When Portsmouth, VA resident Turrell Smith arrived at Bon Secours Maryview Medical Center in late fall of 2020, his right lung was already deflated and its cells were dying. Turrell’s sister, Daeja, remembers the first days of his illness well.
“When he came in, he was breathing on his own, but then they intubated him,” she recalls. “It all happened so fast. In the course of two days, we had to look at other options.”
Fortunately for Turrell, the other option was an extracorporeal membrane oxygenation (ECMO) life-support machine.
ECMO is used in critical care situations when a patient’s heart and lungs need help performing their jobs so they can take time to heal. ECMO does this by pumping blood outside of the body to a heart-lung machine that removes carbon dioxide and sends oxygen-filled blood back to tissues in the body. Blood flows from the right side of the heart to the membrane oxygenator in the heart-lung machine, and then is rewarmed and sent back to the body.
This method allows the blood to “bypass” the heart and lungs, which gives these organs a chance to rest and heal. With recent generous donations through the Bon Secours Hampton Roads Foundation, our Maryview team members were able to be trained in this complex clinical technology.
For nearly two months, ECMO allowed Turrell’s lungs to heal. The life-saving device worked in their place to keep his oxygen levels high.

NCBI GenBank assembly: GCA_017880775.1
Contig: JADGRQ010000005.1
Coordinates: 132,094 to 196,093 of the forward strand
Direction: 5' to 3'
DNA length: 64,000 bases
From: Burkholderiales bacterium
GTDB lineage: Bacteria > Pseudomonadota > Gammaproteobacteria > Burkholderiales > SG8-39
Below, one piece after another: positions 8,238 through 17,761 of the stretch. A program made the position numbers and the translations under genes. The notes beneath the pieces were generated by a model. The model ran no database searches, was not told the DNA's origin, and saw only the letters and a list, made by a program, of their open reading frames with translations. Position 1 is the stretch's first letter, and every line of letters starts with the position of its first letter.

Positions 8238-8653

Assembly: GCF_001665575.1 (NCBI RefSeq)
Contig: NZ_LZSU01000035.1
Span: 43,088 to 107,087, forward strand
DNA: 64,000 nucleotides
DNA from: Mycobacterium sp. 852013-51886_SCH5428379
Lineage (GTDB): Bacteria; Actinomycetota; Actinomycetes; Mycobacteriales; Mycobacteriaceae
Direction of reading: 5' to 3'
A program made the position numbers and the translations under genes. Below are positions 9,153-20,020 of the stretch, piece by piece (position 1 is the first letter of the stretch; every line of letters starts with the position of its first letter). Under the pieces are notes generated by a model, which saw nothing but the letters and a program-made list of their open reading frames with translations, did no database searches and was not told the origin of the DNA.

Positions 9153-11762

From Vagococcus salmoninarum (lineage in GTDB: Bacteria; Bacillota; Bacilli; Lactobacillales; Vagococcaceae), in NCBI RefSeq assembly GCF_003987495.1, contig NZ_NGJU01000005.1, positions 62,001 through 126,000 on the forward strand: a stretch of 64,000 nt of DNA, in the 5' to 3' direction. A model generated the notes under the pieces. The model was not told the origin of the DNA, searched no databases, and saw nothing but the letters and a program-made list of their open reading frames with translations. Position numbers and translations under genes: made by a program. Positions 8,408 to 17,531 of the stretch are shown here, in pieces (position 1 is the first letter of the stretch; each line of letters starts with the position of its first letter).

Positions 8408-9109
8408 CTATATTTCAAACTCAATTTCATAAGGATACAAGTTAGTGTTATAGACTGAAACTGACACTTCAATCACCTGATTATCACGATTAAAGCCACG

Daeja, a nurse herself, monitored his progress every day while he was on the ECMO device. Both Turrell and Daeja are thankful that Maryview Medical Center had the ECMO technology and trained team members were available when their family needed it most.
“I’m really grateful they had the care I needed at Maryview,” Turrell shares. “A lot of people asked if I would have gone anywhere else, and I told them ‘no.’ There’s no telling if I would have received the same care anywhere else as I got at Maryview.”
Daeja knows it was the generosity of donors, the expertise of staff and life-saving equipment that saved her brother’s life and helped him survive a serious lung illness.
“I was glad he went to Bon Secours,” she says. “If he’d gone somewhere else, it could have been different. The ECMO machine was definitely a life-saving machine for him.”
Although he doesn’t remember much about the toughest part of his journey, our team members remember Turrell well. He was only the third patient who received ECMO in Maryview’s cardiovascular intensive care unit. In July of this year, Turrell had an opportunity to visit the nurses and medical team members who saved his life.
“He was almost unrecognizable from his appearance as we remembered him,” Suzzie Etheridge, BSN, RN, CCRN, director of inpatient cardiovascular intensive care and intermediate care at Maryview Medical Center, shares. “He still has some very small scars from tubes that he had while on life support, but he described his scars as ‘battle wounds’ that he wears proudly.”
When Suzzie asked Turrell what he had been doing and how he has been feeling over the last several months, he explained that he works full-time in traffic control and has made a full recovery.
“I’m so proud to be a part of the Bon Secours ministry and to come to work each day knowing we are giving our best to the population we serve,” Suzzie shares.
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